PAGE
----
Other Manufacture Guns, different story. I follow Pretty much what I think you listed above, although I've never had to move to crimp and Primers. Suppose that Depends on if your trying to impress people or not. If you can get 3 shots under a dime all the time, a hunter can outshoot the gun. If impressing or Benchrest stuff is your game, then I suppose crimp and Primers would be the last steps. First I run Powder up and get the most velocity I can with given powder to an accuracy I can live with(I won't except anything over 1/2 MOA at 100 yards. I don't chase powder velocities. I have a chrono, and use it for my Turret scope stuff. Just have never seen in all the animals I've killed a difference in killing between 75-50 fps. I always choose a powder that is up towards top of velocity abilities, but I don't let chasing every FPS consume me. If I can't get this or want to do better, then I start messing with the Bullet seat Depth. Some bullets, the Swift Scirrocco for one, can be pretty finicky with seating distance to lands. If I can't get it where I want, I'll switch Bullet manufactures and start all over again. Just like you, been hand loading for more than 30 years and have worked loads up for 75 plus guns(mine, family, and friends). I've only had maybe 10 guns that were picky as hell. And of those, 2-3 that got sent down the road. Shooters shoot, and they don't care about all the crap that people on forums spend endless hours flapping their guns about. Sako's generally fall into the Shooter category. Every L579 and L461 gun that I have worked loads up for, shoot awesome with little work. Maybe I'm just lucky.
     
  5. thethirdpig

    thethirdpig Member

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    start with bullet weight. Find what weight it likes then play with powder charge. First select what your manual says is the most accurate powder. If it doesn't I will list some most accurate loads. Start with those powders. Once you find bullelt weight and powder then play with seating depth.
     
  6. dgeesaman

    dgeesaman Active Member

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    So does this mean you pick a handful of bullet types and shoot a few groups of each using the same starting load?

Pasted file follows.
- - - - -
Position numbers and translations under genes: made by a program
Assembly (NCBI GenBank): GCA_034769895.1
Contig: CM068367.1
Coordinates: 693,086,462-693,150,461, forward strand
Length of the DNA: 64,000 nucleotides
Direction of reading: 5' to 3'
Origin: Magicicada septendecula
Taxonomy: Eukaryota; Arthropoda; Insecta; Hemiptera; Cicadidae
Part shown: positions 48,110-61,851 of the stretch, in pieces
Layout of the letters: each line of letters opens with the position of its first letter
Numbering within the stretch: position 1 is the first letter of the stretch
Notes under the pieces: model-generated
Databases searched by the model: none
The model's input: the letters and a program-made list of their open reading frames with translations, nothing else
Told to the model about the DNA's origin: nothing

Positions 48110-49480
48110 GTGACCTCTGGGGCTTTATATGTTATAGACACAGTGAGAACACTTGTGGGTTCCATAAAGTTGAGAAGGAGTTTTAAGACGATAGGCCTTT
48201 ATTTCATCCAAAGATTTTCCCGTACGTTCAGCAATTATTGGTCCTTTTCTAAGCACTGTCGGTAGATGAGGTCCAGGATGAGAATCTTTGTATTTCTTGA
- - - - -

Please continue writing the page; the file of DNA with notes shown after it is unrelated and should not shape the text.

I’ve been choosing a bullet, brass, primer, and powder. Then I run through a range of charges, choose the best poi per the OCW method and run the range of seating depths. This might require 40 rounds.

    Then I try another bullet.

    Then I try another powder, but skip bullets it didn’t like.

    David
     
  7. kirkbridgershooters

    kirkbridgershooters Well-Known Member

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    I think too much time is spent worrying about tiny groups. If you competed in a national competition and shot a .25 inch group, you wouldn’t place in the top 1000. If you shoot prairie dogs and gophers, which I do a lot, you don’t need a 1/4 inch gun to do that.

    I have several rifles in each cartridge I shoot and I load 1 load for all of the same cartridge and don’t worry about tiny groups. I doubt there are many here that have better success with all the time they spend worrying about groups.

    I load all my Varmint calibers on a Dillon 650 and don’t waste time on primer pockets and a bunch of case prep. I would invite anyone to come and shoot prairie dogs with me sometime and prove to me that all the extra time shooting groups, targets and bullets will return a larger number of hits on a day of shooting prairie dogs...
     
  8. paulsonconstruction

    paulsonconstruction Sako-addicted

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    I couldn't agree more. The "obsession" with group size has become ridiculous. My AI Varmint in 223 shot 1/4" groups when it was new, but after 30+ years & nearly 4000 rounds it now shoots around 1"+ groups. When I'm shooting PD's I don't notice any less capabilities. The shooter probably has more to do with group size than the rifle anyway.
     
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  9. douglastwo

    douglastwo Well-Known Member

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    Kirk and Paulson I'm on board with you guys. I have no doubt you two shoot at least twice as good as I do. I'm in my 70's and have shot since I was 10. My groups have always and consistently been 3/4" to 1" for my small bore (222's and 243) and 1" to 1.5" for my 264, 7mm rem mag and 300 wea. As long as I use my small bore for the little PD's and my 264, 7mag and 300 for deer and elk, I've been very happy with my shooting. My pre 72 Sako Deluxes, Remington 700's and Weatherbys (Yes I shoot those) have provided those good groups for many years of shooting.